It is a striking woodpecker with its flashy red head and neck, bright white belly and black-white-black wings. When in flight that red, black, and white look so bold and brilliant against the landscape. What a beautiful bird that Red-headed Woodpecker is.
When someone who I know really doesn’t know a lot about birds comes up to me and tells me that they have seen a Red-headed Woodpecker, I immediately ask them to describe it to me. The reason being is because some people mistake the Red-bellied Woodpecker for the Red-headed. Both birds have red heads but if you see the two together they are clearly two different birds for sure.
Red-headed Woodpecker Habitat
The Red-headed Woodpecker is found in Southern Canada and in the eastern central part of the United States. You will find this woodpecker particularly in beech or oak forests, in open woodland especially with areas of dead or decaying trees, around farmland, and orchards and parks. I usually see them over at the arboretum (area devoted to specimen plantings of trees and shrubs) where I walk every day. There has been a family of four living there that I look for high up in a beech tree along the walking path. This is mostly in summer but I have seen them this winter too.
Every spring and summer I also look for them in my backyard in Kentucky as this is the only time I get lucky enough to get them at my feeders. In southwest Ohio when I lived on six and a half wooded acres I had absolutely none. You could only find this woodpecker at a specific location about ten miles away. There may have been other places to see this bird but it is just not as prevalent as other resident woodpeckers such as the Red-bellied that I mentioned earlier.
One good reason experts say is because the Red-headed Woodpecker has been declining in numbers over the years and they say it is due to loss of habitat and changes in food supply. Let’s just hope this trend does not continue.
What Do They Eat?
This woodpecker eats insects such as beetles, cicadas, and grasshoppers. They also eat spiders, earthworms, fruit, acorns, sunflower seeds, pine seeds, sap, and berries. Sometimes they raid other nests to eat eggs and nestlings and they also will eat mice.
You may be able to lure them into your yard during the winter months with a suet feeder. Most woodpeckers are attracted to this high energy treat that contains fat and wild bird seed.
Interest Facts About Red-headed Woodpeckers
- They do not drill holes in trees to get insects to eat. Rather they catch them in mid air or as they are foraging along the ground.
- Red-headed Woodpeckers are monogamous, staying with their mate for several years.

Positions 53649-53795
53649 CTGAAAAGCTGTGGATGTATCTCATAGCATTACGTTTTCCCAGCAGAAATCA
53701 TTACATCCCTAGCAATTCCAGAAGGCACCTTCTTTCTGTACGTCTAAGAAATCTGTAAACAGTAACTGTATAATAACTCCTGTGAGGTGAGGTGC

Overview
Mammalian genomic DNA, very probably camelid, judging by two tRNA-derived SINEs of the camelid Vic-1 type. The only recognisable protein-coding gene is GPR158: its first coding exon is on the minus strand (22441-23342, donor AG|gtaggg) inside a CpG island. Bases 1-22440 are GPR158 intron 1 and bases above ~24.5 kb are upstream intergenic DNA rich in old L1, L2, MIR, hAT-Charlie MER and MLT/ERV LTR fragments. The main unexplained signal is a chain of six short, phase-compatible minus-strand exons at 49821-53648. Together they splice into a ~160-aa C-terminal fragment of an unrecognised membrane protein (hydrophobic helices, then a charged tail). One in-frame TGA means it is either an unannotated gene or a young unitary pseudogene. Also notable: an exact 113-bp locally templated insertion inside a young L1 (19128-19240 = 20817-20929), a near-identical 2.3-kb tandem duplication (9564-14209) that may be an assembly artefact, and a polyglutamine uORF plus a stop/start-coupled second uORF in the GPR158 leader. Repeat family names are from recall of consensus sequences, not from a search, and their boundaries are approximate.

- It is a highly territorial woodpecker and can get pretty aggressive with other birds as they defend their nests and food storage areas.
- They are solitary birds only staying with their mate during breeding season.
- They build their nests in dead trees, branches, stumps, in telephone poles, fences, and even utility poles. Usually 8 to 80 feet above the ground
- It is a medium sized woodpecker that is 7 – 9 inches in length with a wingspan of 14 – 17 inches.
- It likes to store its food in the wood of trees or in fallen logs.
- Their predators are snakes, foxes, raccoons, flying squirrels, Cooper’s Hawks, Peregrine Falcons, and Eastern Screech-Owls.
- It is considered omnivorous as it eats both of plant and animal origins.
That striking woodpecker with its flashy red head and neck, its bright white belly and black and white wings is the Red-headed Woodpecker. You cannot mistake him as those bold red, black, and white colors definitely stand out whether flying or just perched on a limb. You may see one in your neck of the woods especially if you have beech or oak trees or if you live around farmland just to name a few.
I am usually guaranteed to see them at the nearby arboretum where I walk everyday. Plus in the spring I am fortunate to attract one or two to my feeders for a few weeks. Never have been lucky to keep it much longer though and that may be because it is able to find some good insects to eat as summer arrives.
The insects that I am talking about are grasshoppers, beetles and cicadas, but Red-headed Woodpeckers will also eat spiders, acorns, fruit, sunflower seed, mice, and the eggs from a newly built nest.
The Red-headed Woodpecker can be found in southern Canada and in the east central part of the United States. If you are lucky enough to live in these parts you may get to see one. If you have a resident in your area I would love to hear from you. Please feel free to make a comment below.